What worries you? Symptoms of diseases
If you fall and break your leg and you have a bleeding or a temperature of 40 ° and an intolerable pain - there is no question of what to do. You need to get help, and quickly. In this section you will find everything you need to provide a coherent, thoughtful description of your symptoms to the doctor. You will learn about the severity of the symptoms, learn what to do with them and how quickly. As practice shows, the first opinion of an intelligent patient is usually correct.
Choose a symptom that bothers you
But here's something more cunning and stubborn: a dry cough (especially sinister as you smoke); permanent chest pain (and your father died of a heart attack in 50 years with a small one); delay in menstruation (although you live alone, in the strictest sense of the word, and can not become pregnant). Are you in danger?
Will the painful symptoms disappear, or should I contact the doctor? Right now? Tomorrow? But is it safe to wait?
Perhaps this is nonsense, but there can be something serious.
The main reason for the uncertainty is that most people do not always understand what this or that symptom may mean.
Moreover, it is often difficult for them to describe it correctly. This not only irritates them, but confounds a doctor who is trying to figure out what happened.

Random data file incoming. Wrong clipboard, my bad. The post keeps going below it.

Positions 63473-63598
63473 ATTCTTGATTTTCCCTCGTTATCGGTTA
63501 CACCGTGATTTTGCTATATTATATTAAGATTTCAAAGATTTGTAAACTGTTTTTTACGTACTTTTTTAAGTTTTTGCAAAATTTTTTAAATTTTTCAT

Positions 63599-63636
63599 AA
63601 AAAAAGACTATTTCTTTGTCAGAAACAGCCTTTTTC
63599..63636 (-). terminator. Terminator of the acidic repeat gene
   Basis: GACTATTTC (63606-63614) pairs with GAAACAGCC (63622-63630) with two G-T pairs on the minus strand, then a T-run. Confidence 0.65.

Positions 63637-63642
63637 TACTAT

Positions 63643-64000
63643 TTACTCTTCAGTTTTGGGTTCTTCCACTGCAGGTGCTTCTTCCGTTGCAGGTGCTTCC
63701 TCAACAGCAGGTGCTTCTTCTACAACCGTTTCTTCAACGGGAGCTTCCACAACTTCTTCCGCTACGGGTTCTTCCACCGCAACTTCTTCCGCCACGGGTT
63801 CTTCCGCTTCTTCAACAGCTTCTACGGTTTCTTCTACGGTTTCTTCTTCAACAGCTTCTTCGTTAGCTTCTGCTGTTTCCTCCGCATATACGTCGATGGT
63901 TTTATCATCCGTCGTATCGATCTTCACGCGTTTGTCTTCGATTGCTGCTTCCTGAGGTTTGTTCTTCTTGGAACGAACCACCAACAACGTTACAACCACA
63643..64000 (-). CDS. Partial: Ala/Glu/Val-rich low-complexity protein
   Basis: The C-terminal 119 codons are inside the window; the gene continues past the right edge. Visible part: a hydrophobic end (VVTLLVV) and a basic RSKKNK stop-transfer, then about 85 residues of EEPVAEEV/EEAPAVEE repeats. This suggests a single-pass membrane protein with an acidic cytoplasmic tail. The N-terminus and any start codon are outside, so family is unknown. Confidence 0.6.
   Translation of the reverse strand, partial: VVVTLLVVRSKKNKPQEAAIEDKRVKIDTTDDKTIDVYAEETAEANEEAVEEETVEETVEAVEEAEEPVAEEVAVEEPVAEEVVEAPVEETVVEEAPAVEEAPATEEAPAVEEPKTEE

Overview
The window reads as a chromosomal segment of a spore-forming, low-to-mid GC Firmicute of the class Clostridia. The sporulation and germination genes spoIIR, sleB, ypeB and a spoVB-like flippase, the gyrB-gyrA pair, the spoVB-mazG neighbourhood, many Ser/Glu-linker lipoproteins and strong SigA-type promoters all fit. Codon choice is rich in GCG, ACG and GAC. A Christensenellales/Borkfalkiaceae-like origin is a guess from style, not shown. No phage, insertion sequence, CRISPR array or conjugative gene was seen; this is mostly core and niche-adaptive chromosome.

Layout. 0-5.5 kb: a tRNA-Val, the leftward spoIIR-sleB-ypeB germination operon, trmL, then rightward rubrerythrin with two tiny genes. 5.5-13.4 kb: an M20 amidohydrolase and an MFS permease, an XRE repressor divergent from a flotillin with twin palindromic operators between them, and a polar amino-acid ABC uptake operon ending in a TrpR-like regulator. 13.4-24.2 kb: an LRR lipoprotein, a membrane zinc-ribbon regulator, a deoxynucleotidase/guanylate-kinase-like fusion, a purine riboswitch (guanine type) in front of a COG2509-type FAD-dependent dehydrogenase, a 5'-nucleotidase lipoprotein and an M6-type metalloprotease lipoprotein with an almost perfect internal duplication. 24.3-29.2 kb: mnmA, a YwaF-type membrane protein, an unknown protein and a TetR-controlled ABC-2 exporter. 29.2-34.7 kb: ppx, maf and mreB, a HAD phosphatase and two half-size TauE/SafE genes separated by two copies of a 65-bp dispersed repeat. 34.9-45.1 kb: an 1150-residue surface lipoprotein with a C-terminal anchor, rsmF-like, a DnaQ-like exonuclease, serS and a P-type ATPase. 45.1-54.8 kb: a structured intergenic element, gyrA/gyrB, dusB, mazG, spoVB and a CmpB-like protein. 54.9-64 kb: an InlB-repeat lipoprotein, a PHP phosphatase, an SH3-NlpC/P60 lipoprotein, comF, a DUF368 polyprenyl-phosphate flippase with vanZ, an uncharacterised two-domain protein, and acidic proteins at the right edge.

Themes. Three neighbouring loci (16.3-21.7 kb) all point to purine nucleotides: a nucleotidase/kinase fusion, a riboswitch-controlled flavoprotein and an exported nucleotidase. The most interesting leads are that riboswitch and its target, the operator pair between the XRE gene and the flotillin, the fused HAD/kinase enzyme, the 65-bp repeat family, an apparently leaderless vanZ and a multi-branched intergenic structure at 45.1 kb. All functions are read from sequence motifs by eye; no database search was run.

The doctor uses three techniques to determine what happened to you:
- Talk - you tell your symptoms, and the doctor asks the appropriate questions;
- Examination - the doctor looks, feels, rattles and crushes;
- Analyzes - from temperature measurements to the most complex modern ones.
The most valuable is the first approach. In nine cases out of ten, the correct description of your symptoms leads the doctor to the correct diagnosis, even before it is confirmed by physical examination and laboratory tests.
If your doctor had a lot of time to ask you, there would not be a problem here. But he does not have it.
And with the acceleration of progress, he will have it ever less. Increasingly, you expect a prospect to be forwarded from one technique to another, from one machine to the next, from one specialist to another, before the correct diagnosis is established.
This process not only requires the patient time, money and is often very unpleasant, but, more importantly, he can delay the initiation of treatment. For you, the patient, it is much better if you provide information that will immediately give your doctor the right direction based on what you feel, what you see in yourself. And in the long run, who can do it better than you?